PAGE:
Liberals shielding Sussan Ley from health debate

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The government is clearly alarmed that Bill Shorten’s Medicare scare campaign could take hold


The government is clearly alarmed that Bill Shorten’s Medicare scare campaign could take hold, writes Michelle Grattan

The posters are going out under Malcolm Turnbull’s signature “I guarantee Medicare stays”.

But what, in the public mind, is the currency of a “guarantee”? We’ve had so many of them. No cuts to all sorts of things, from Tony Abbott. No carbon tax, from Julia Gillard. Never ever a GST, from John Howard.

This is not to suggest that a re-elected Turnbull government would seek to “privatise” Medicare – that would be an act of madness. The most it would do probably would be nibble at its edges, as it has attempted.

Rather, the point is that in the minds of many voters, a politician’s “guarantee” these days is worth little more than a horse laugh.

And it is indeed a laughing matter to have Treasurer Scott Morrison complaining about Labor’s scare campaign, condemning it as a big fat lie.

“We are not making any changes to Medicare,” Morrison said on Monday, in a quote that is worth stowing away for a (presumed) second-term Morrison treasurership, when he is looking for the budget savings he says we need. Morrison is the grand master of the scare campaign – remember his claim about Labor’s alleged A$67 billion black hole?

In an attempt to head off the Labor scare, Turnbull has ditched the government’s consideration of outsourcing the Medicare payments system. But Labor just says: don’t believe him. Health spokeswoman Catherine King on Monday could simply reference the past: “Malcolm Turnbull’s promise to ‘never, ever’ privatise Medicare is as believable as Tony Abbott’s promise before the last election of ‘no cuts the health’”.

Every time a leader spectacularly betrays trust, he or she leaves a landmine for their successors. The one left by Abbott when he pledged “no cuts to education, no cuts to health, no change to pensions, no change to the GST, and no cuts to the ABC or SBS” – and then trashed so much of that in the 2014 budget – was especially lethal. Howard did redeem himself, after his “never, ever” promise, by putting his planned GST to an election.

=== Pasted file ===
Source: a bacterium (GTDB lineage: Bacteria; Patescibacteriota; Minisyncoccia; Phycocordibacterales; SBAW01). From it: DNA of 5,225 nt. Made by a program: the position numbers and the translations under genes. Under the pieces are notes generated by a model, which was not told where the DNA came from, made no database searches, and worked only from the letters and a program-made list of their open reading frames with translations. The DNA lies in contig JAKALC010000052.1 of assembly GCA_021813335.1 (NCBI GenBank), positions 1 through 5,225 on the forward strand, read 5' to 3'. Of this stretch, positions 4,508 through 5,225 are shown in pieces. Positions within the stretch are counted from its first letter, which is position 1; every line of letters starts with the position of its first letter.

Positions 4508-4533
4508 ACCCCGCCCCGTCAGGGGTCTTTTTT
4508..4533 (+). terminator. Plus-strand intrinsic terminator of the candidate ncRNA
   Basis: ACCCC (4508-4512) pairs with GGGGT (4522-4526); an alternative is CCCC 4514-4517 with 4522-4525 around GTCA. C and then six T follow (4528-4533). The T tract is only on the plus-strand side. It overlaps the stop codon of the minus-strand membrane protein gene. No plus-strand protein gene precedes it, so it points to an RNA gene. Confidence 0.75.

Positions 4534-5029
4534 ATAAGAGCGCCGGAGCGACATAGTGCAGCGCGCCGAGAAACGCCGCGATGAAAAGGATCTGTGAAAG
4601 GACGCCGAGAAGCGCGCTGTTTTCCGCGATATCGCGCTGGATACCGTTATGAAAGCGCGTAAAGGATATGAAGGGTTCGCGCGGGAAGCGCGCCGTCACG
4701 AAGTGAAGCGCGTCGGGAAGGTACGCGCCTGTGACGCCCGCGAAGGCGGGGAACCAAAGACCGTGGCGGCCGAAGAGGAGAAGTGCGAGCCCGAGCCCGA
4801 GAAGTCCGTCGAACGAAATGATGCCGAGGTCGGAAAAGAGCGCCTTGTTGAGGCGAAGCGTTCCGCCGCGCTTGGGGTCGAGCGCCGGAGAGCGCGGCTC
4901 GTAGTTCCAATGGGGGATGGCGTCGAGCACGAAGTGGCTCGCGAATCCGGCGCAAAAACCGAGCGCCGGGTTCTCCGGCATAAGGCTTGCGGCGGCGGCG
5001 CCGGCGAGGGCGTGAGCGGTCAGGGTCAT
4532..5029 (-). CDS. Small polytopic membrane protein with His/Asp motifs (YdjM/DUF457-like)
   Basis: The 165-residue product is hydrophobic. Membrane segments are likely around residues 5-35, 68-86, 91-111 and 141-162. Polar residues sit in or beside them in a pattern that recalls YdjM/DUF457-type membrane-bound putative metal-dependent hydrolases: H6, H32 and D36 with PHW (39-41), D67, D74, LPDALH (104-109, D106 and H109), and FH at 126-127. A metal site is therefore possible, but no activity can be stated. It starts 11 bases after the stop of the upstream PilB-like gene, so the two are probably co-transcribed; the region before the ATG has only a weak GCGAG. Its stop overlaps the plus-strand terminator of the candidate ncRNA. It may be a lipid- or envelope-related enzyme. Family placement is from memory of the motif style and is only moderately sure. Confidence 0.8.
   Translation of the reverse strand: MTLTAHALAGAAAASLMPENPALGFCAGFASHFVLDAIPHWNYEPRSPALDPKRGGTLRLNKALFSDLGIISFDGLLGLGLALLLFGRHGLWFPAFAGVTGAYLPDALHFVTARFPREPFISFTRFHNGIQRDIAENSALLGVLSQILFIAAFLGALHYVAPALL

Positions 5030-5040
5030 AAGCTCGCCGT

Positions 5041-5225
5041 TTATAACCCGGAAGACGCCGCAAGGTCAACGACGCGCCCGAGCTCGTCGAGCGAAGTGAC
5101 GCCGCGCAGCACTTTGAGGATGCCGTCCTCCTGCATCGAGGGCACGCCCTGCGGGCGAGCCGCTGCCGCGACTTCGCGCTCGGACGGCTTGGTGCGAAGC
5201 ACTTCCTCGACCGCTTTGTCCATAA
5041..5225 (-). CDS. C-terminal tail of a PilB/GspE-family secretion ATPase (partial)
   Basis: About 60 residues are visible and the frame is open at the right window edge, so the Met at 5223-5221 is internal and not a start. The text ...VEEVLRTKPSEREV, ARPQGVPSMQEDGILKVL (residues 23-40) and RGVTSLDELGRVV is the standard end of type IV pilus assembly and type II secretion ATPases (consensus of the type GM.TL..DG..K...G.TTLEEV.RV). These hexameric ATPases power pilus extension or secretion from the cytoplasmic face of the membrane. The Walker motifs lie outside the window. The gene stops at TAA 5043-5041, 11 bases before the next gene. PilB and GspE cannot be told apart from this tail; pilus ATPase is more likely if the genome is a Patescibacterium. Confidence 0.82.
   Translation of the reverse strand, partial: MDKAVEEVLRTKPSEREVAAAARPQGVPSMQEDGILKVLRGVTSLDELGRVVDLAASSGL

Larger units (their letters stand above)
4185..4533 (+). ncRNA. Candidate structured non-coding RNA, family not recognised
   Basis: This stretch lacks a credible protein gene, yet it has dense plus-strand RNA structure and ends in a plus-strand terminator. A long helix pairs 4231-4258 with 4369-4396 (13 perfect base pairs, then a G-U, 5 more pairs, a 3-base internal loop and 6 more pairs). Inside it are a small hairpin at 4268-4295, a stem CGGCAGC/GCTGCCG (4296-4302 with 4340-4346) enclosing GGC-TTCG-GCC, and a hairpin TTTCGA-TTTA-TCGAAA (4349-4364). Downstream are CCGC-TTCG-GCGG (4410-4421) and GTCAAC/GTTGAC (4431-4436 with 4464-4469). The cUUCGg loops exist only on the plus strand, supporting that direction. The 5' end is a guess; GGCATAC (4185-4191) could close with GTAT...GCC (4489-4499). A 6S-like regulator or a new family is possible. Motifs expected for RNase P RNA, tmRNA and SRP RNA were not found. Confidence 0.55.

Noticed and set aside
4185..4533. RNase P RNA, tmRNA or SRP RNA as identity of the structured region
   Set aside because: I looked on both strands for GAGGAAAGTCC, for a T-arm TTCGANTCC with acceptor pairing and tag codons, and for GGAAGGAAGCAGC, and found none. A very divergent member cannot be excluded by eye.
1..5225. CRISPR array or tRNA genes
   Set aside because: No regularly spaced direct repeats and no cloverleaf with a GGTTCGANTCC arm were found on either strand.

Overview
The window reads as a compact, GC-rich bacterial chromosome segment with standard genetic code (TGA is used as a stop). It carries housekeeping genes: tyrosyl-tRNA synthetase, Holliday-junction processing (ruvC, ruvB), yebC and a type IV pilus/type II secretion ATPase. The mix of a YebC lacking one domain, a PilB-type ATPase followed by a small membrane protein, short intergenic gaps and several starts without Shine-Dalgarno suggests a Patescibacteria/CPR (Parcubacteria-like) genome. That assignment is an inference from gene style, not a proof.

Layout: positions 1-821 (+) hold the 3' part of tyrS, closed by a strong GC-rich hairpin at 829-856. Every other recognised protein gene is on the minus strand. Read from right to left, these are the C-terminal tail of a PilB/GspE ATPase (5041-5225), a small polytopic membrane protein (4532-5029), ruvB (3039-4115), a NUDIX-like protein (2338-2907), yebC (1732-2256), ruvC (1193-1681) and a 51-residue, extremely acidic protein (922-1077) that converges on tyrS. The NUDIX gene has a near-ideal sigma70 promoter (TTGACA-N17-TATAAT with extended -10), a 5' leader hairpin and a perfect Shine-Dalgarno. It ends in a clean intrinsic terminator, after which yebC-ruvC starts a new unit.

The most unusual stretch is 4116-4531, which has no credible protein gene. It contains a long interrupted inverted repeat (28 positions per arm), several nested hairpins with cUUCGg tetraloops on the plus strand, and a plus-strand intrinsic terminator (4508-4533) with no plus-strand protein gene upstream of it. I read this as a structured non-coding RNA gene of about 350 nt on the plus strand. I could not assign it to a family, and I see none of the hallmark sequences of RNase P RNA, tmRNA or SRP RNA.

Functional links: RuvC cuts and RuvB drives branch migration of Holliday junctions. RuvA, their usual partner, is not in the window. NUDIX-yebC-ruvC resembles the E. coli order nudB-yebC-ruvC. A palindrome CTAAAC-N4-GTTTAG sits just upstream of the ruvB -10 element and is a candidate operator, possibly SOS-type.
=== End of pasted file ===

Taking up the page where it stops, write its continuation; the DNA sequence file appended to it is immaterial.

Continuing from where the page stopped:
We can’t rid elections of scare campaigns, and sometimes they are legitimate. But often they are not, or are totally exaggerated, and in those circumstances they further weaken the low public trust in the politicians and the system.

They also undermine a good policy process. Turnbull’s removal of outsourcing Medicare’s back office from the agenda has been driven purely by political considerations. But shouldn’t we actually be discussing whether that policy option would save money, increase efficiency and make no difference to the principles underpinning Medicare?

Maybe it would be found wanting on all fronts, or perhaps it would be a desirable way of doing things. The point is, we haven’t had proper consideration because the politics took over.

The debate about health policy generally has been disappointing in this campaign, especially given that it is at the centre of Labor’s pitch to voters.

The ALP has promised not to do various things the Coalition has done or sought to do. It would end the freeze on the Medicare rebate (extended in the budget), not increase the cost of prescriptions, not take away the bulk-billing incentive for pathology and diagnostic imaging. It would put more money into the hospital system than the government has announced.

But Labor’s hospitals policy had little detail. It has a lot of measures out there but the election has been short on serious consideration of how Medicare should be improved to meet contemporary needs and ways to have a more efficiently operating hospital system.

There has not been the usual National Press Club (NPC) health debate between the minister and shadow minister.

Debates have stretched back a long way: in 2013 Tanya Plibersek faced off against Peter Dutton; in 2010 it was Nicola Roxon versus Dutton; in 2007 Abbott versus Roxon; in 2004 Abbott versus Gillard; in 2001 Michael Wooldridge versus Jenny Macklin.

Maurice Reilly, the chief executive of the NPC, said the club had contacted both parties. Labor had accepted; the Liberals “haven’t offered a date”.

And they are not likely to either, and can now use the excuse there is virtually no time.

Health Minister Sussan Ley had a glitch when she said she wanted to end the Medicare rebate freeze but “Finance and Treasury aren’t allowing me to do it just yet”.

The last thing Liberal campaign HQ wants is a vulnerable minister to be exposed to a serious grilling on one of the hottest topics of the late stage of this campaign.

This article was first published by theconversation

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